Elsewhere in South Asia, Americans already hold sway. Sri Lanka is on the verge of signing a military pact with the United States even as New Delhi pretends not to see the emerging alliance. Earlier, when President Jayawardane had tried to tow his tiny island to the US dominated ASEAN, there was a huge hue and cry in the Indian capital. This time, American overlordship is being accepted as a fait accompli.

Despite the rise of Talibangla (the Bangladeshi version of hardcore Islamists) in Dhaka, both the begums of the country are committed to courting Washington. Dhaka intellectuals openly say that it is helpful to have the US on their side in dealing with the domineering power of the region. Besides, American investors eyeing deposits of natural gas in the Padma basin already enjoy considerable influence in the corridors of military power in Bangladesh. Multinationals instinctively know who controls the real levers of power in a poor, emerging democracy.

Even though precariously placed between Mao's China and Nehru-Gandhi's India, Nepal remained loyal to the West throughout the Cold War. (For almost a quarter of a century, Kathmandu was the only South Asian capital to have an Israeli embassy.) When President Bush agreed to grant an audience to Prime Minister Sher Bahadur Deuba in the White House Oval Office and Prime Minister Tony Blair graced a discussion between an aide and the visiting counterpart at 10 Downing Street, conservatives in Kathmandu went wild with joy. Perhaps it was the steroid of promised Western support that pumped Premier Deuba into going against his own party before mopping up the Maoist insurgency, dissolving parliament and promising a mid-term election even though the government's writ runs no further than district headquarters in much of the country.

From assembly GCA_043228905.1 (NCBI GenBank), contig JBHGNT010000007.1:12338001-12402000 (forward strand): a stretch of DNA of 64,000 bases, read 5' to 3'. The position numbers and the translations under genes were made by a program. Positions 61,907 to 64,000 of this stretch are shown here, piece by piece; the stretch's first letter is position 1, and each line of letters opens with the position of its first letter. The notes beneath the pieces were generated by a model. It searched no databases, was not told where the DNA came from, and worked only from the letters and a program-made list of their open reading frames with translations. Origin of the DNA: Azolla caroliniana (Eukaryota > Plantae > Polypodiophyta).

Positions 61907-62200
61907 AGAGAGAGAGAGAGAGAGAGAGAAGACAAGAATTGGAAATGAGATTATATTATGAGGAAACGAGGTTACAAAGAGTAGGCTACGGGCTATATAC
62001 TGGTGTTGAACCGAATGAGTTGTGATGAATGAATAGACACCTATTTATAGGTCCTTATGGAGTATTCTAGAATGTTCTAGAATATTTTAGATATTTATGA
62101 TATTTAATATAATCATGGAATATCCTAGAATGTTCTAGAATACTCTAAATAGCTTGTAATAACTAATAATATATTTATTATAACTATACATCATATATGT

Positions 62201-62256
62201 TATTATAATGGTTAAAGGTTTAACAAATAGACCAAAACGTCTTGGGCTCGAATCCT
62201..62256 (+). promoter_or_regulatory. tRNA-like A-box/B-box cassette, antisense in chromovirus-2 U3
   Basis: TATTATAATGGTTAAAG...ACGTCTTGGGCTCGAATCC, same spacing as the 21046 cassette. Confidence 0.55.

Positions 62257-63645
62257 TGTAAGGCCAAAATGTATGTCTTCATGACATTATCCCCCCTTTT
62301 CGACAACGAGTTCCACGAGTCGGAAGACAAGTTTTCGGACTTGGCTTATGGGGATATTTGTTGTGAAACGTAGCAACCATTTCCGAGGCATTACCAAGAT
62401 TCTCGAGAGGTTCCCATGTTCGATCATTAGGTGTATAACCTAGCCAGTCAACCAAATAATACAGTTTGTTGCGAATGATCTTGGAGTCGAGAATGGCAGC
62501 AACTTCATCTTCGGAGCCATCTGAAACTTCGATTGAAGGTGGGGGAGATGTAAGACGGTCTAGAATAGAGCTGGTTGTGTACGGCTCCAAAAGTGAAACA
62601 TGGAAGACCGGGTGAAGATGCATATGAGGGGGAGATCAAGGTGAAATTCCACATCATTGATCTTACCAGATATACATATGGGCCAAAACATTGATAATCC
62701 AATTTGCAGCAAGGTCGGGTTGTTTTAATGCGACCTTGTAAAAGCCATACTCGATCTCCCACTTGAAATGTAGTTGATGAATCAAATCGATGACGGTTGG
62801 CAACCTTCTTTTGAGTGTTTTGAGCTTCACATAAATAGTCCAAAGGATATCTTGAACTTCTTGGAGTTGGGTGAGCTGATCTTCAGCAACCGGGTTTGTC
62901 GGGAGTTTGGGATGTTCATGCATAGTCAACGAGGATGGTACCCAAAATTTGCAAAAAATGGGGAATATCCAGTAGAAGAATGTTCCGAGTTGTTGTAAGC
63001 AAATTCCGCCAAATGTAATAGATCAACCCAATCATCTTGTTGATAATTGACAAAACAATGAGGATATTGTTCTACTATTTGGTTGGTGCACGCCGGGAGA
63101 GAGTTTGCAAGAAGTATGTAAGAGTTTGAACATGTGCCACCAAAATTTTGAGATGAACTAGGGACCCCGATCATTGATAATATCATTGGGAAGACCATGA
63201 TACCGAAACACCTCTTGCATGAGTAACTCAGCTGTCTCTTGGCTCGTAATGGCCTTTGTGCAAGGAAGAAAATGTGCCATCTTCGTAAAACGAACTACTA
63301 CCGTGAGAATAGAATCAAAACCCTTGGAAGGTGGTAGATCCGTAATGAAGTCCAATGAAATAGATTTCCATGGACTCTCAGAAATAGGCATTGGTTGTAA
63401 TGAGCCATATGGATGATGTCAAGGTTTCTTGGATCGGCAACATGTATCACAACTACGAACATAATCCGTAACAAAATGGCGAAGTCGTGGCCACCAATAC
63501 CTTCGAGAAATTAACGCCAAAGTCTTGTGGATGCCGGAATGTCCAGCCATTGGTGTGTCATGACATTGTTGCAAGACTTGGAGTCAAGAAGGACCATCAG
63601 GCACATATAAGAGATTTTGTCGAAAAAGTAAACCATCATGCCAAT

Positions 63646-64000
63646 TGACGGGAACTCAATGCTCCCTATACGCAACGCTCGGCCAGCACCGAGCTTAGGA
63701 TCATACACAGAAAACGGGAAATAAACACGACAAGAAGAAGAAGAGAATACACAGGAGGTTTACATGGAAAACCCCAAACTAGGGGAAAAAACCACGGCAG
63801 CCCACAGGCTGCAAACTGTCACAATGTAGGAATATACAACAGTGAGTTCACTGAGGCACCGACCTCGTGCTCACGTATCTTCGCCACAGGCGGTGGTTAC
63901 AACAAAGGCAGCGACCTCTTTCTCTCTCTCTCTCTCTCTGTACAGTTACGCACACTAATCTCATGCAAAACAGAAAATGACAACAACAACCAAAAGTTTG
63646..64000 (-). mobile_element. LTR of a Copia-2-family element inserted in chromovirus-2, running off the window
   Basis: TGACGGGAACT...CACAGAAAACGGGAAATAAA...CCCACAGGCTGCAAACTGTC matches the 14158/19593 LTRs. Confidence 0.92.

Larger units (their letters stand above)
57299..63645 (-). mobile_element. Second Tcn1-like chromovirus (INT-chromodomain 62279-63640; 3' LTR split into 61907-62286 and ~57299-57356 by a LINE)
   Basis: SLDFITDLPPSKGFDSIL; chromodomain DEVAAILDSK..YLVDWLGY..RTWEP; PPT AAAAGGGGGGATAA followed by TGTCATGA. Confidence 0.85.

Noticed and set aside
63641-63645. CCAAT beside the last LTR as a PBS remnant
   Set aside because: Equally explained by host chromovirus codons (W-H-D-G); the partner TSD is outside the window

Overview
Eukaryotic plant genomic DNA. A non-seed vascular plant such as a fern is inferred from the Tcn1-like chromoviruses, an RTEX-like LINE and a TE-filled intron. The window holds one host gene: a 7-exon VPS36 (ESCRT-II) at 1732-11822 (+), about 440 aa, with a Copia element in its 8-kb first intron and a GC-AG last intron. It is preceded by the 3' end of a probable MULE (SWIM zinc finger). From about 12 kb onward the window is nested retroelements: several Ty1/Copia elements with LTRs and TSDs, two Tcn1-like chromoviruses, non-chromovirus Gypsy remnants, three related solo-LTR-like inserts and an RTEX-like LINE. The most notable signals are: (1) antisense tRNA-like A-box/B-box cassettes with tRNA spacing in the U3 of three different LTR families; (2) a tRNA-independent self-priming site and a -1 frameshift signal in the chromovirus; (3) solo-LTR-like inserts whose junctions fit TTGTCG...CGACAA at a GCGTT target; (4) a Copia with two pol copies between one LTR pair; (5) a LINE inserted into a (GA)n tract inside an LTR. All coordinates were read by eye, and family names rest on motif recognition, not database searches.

To describe the strength of an empire unparalleled in human history, the French have coined an apt term: the USA today is not just the sole super power, but it is a hyper-power. Forces opposed to it cannot cause the downfall of a hyper-power. Rather, the world has to wait for it to extend itself beyond its capabilities and reach what the historian Paul Kennedy has identified as the point of "imperial overstretch". Meanwhile, we have no option but to put up with the imperious guest in the region, credit for inviting the camel into the tent going to the leaders of South Asia.

Now that dancing to the tune of Born in the USA has become inescapable, all that we South Asians can do is insist that the music be played on the tabla, flute and sitar. The militarisation of polity, privatisation of economy and McDonaldisation of culture that often follow the Americanisation of society must be resisted at all cost. Leaders of South Asia have failed to resolve the internal conflicts of the region, making the entry of the global hyper-power inevitable. It is left for the people and culture to bend 'Amrika' to their own image.